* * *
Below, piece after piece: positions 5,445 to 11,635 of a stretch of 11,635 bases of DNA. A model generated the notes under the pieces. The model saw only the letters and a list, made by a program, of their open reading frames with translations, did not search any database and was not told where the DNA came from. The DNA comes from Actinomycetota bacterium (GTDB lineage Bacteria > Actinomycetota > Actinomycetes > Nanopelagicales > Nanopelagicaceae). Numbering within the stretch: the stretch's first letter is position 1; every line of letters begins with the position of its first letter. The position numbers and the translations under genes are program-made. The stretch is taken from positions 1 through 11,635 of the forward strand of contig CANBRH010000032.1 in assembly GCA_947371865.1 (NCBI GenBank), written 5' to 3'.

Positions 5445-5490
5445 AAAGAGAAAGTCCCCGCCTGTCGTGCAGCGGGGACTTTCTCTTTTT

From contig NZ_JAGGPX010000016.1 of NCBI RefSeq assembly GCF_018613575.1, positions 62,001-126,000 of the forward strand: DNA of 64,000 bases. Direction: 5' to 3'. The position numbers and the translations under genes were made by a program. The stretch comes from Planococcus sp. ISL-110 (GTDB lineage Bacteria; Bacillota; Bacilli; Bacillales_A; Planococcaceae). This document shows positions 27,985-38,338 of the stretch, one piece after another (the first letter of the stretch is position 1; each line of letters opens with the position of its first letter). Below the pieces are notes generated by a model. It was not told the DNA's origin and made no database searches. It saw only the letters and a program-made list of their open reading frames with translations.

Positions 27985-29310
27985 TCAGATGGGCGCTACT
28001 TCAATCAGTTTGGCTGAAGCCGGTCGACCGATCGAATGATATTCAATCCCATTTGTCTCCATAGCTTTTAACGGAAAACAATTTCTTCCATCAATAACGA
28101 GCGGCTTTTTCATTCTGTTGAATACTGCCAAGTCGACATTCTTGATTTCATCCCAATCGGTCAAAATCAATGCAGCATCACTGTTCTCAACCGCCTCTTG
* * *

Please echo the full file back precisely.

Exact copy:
Below, piece after piece: positions 5,445 to 11,635 of a stretch of 11,635 bases of DNA. A model generated the notes under the pieces. The model saw only the letters and a list, made by a program, of their open reading frames with translations, did not search any database and was not told where the DNA came from. The DNA comes from Actinomycetota bacterium (GTDB lineage Bacteria > Actinomycetota > Actinomycetes > Nanopelagicales > Nanopelagicaceae). Numbering within the stretch: the stretch's first letter is position 1; every line of letters begins with the position of its first letter. The position numbers and the translations under genes are program-made. The stretch is taken from positions 1 through 11,635 of the forward strand of contig CANBRH010000032.1 in assembly GCA_947371865.1 (NCBI GenBank), written 5' to 3'.

Positions 5445-5490
5445 AAAGAGAAAGTCCCCGCCTGTCGTGCAGCGGGGACTTTCTCTTTTT

From contig NZ_JAGGPX010000016.1 of NCBI RefSeq assembly GCF_018613575.1, positions 62,001-126,000 of the forward strand: DNA of 64,000 bases. Direction: 5' to 3'. The position numbers and the translations under genes were made by a program. The stretch comes from Planococcus sp. ISL-110 (GTDB lineage Bacteria; Bacillota; Bacilli; Bacillales_A; Planococcaceae). This document shows positions 27,985-38,338 of the stretch, one piece after another (the first letter of the stretch is position 1; each line of letters opens with the position of its first letter). Below the pieces are notes generated by a model. It was not told the DNA's origin and made no database searches. It saw only the letters and a program-made list of their open reading frames with translations.

Positions 27985-29310
27985 TCAGATGGGCGCTACT
28001 TCAATCAGTTTGGCTGAAGCCGGTCGACCGATCGAATGATATTCAATCCCATTTGTCTCCATAGCTTTTAACGGAAAACAATTTCTTCCATCAATAACGA
28101 GCGGCTTTTTCATTCTGTTGAATACTGCCAAGTCGACATTCTTGATTTCATCCCAATCGGTCAAAATCAATGCAGCATCACTGTTCTCAACCGCCTCTTG